“I don’t think you write a nonfiction book because you want to. I think you write a nonfiction book because it’s the most succinct way of saying what you have to say.”
– Jeff Goins
A lot of people have a blog post go viral and think they should write a book. Jeff doesn’t agree. He thinks you should only write a book if you need the length of a book to express your idea.
If you’ve expressed all you need to express in a blog post, then move on to the next thing.
The Message of Real Artists Don’t Starve
Jeff writes books because:
- He’s serious about something.
- He has an experience with something.
- He has something unique to say about the topic.
Real Artists Don’t Starve puts forth the bold argument that if you’re starving as an artist, that is your choice. Starving is not a necessary byproduct of being an artist.
Jeff has met a lot of people doing great work and making a decent living who aren’t national celebrities. These people are thriving artists and creative entrepreneurs. They are making a living from their art and loving it.
Jeff lives in Nashville, and he kept meeting people who said that making a living as an artist is impossible. He wrote the book Real Artists Don’t Starve to introduce these two groups of people to each other.
“It is possible to do creative work, and make a full-time living off of that work, and now is the best time to do that. If you have a dream, a passion, a gift you want to share with the world, you have no excuse not to make a living from that, if that’s what you want to do.”
– Jeff Goins
How to Be a Thriving Artist
The first thing you have to do to become a thriving artist is educate yourself. There are many ways for artists to get paid for their work today. There are many artists who are making a living by selling their art.
The next thing you have to do is realize this isn’t a path to becoming Taylor Swift. This is simply a path that helps you earn an income from your creative work.
Use the internet to find the people who need your art. You have to find your 1,000 true fans, as Kevin Kelly would say. That’s not a lot of people in the grand scheme of things, but it is enough people to build a platform that will support you financially as long as you nurture it.
If you can find 1,000 people who resonate with your message and need your art, you can make a living from that kind of exposure.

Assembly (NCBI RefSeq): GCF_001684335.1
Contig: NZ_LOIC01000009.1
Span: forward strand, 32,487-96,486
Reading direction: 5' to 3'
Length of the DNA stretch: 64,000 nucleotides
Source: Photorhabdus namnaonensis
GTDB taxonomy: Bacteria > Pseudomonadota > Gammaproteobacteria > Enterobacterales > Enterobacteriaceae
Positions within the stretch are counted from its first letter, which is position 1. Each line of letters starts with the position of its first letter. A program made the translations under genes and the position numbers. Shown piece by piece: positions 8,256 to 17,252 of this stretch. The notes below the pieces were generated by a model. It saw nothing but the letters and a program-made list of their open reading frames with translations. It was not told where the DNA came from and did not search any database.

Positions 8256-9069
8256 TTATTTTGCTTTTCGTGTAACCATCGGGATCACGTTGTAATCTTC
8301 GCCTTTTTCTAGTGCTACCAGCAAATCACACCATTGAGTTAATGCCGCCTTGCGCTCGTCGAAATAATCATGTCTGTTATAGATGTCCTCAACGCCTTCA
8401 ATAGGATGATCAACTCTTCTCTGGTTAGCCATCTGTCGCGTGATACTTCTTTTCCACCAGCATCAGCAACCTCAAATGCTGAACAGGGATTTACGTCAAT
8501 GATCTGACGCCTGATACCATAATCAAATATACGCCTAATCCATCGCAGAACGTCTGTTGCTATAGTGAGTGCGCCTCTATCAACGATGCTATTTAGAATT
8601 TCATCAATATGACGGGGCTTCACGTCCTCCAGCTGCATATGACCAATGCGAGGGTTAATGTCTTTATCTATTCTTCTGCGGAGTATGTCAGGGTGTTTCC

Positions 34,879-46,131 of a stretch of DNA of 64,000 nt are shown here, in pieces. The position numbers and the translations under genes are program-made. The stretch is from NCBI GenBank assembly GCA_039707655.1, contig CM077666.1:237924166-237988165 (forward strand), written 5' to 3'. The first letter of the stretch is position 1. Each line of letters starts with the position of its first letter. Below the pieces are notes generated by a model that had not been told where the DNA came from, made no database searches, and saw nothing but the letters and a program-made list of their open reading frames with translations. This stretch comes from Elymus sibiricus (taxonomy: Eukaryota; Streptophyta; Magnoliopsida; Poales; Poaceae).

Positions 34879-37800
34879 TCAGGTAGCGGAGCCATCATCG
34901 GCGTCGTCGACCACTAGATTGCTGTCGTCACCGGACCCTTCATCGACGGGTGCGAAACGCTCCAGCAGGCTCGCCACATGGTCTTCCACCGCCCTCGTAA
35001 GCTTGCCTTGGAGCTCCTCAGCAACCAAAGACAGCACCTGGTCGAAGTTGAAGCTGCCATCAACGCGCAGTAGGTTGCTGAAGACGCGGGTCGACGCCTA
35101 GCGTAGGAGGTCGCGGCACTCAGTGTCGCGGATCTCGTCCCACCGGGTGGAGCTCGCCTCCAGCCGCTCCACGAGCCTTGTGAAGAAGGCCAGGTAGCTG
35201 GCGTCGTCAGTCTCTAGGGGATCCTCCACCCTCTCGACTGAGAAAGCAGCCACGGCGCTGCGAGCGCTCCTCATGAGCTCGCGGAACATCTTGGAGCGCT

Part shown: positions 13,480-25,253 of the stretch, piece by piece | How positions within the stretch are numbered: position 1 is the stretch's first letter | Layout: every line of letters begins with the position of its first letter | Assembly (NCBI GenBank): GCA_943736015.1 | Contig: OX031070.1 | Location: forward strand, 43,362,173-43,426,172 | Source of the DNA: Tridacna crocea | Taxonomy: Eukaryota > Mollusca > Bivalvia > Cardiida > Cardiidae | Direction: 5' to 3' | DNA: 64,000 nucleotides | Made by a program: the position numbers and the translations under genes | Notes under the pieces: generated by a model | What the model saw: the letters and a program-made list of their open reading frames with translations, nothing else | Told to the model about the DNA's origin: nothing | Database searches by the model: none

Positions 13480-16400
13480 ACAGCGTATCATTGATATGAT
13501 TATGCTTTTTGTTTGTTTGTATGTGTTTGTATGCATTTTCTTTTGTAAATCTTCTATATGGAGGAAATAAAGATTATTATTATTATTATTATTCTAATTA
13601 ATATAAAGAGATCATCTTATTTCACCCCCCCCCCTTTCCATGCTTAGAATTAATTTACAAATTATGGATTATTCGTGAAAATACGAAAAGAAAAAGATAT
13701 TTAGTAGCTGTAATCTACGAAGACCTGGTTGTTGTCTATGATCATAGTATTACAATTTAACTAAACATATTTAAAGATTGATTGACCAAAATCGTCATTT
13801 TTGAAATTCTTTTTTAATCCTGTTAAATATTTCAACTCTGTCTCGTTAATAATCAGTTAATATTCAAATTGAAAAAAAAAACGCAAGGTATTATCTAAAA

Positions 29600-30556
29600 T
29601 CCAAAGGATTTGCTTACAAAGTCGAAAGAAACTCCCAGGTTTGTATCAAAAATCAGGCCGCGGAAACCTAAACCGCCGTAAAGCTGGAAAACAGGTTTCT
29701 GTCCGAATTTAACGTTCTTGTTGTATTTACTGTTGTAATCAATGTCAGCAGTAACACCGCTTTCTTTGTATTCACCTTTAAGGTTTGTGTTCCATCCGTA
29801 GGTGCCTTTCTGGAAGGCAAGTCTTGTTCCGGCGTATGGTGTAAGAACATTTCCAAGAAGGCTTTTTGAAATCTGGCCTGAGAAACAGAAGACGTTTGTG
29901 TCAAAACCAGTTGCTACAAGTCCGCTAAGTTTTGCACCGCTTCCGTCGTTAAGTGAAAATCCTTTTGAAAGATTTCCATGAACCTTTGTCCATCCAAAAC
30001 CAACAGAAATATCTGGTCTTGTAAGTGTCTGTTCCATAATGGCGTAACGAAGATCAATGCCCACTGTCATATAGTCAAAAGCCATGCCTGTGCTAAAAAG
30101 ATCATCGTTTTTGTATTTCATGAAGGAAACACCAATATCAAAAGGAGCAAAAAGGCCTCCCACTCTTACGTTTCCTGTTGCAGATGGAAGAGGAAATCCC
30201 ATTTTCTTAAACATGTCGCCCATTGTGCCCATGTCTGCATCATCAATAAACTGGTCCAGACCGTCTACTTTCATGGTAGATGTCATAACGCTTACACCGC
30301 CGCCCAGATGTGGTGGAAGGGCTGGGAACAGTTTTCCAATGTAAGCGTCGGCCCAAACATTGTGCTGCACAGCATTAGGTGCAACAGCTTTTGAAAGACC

We need to disabuse ourselves of the notion that you have to be famous, or that you need a big break in order to be a thriving, successful artist.
You can find the people who need your work and connect with them directly to exchange value with them.
How to Find Your True Fans
Jeff has a few tips on how to find those 1,000 true fans.
You have to think like a thriving artist. You have to see the value in your work so that you can market it effectively. You have to take your work seriously before anyone else will.
You have to cultivate that mindset. You have to begin to think in terms of what’s actually possible. You have to dream a little bit.
Michelangelo was the richest artist of his time. At the end of his life, he had the equivalent of $50 million to his name. Before Michelangelo, artists were working-class citizens. After Michelangelo broke the glass ceiling of what was possible for an artist, artists of the Renaissance became aristocrats or upper-crust people.
Michelangelo was told his entire life that his ancestors were noble. His family believed it, and when he became an artist, he proceeded from the assumption that he was of noble birth.
- He got the wealthiest patrons to commission his work.
- He charged 10 times what contemporary artists were charging for the same type of work.
- In short, he did everything differently and got a different result than artists who came before him.
The interesting thing about Michelangelo’s story is that he wasn’t actually descended from a noble line. He just believed that he was and proceeded from that assumption. His belief led him to act differently than his peers, which led to his amassing great wealth.
If you believe you’re going to starve and struggle, that will come true for you. Conversely, if you believe the world needs your work and you just need to find a way to make that happen, eventually you will find a way to succeed.
How do you get your work into the right people’s hands so they help you find more fans and spread your message?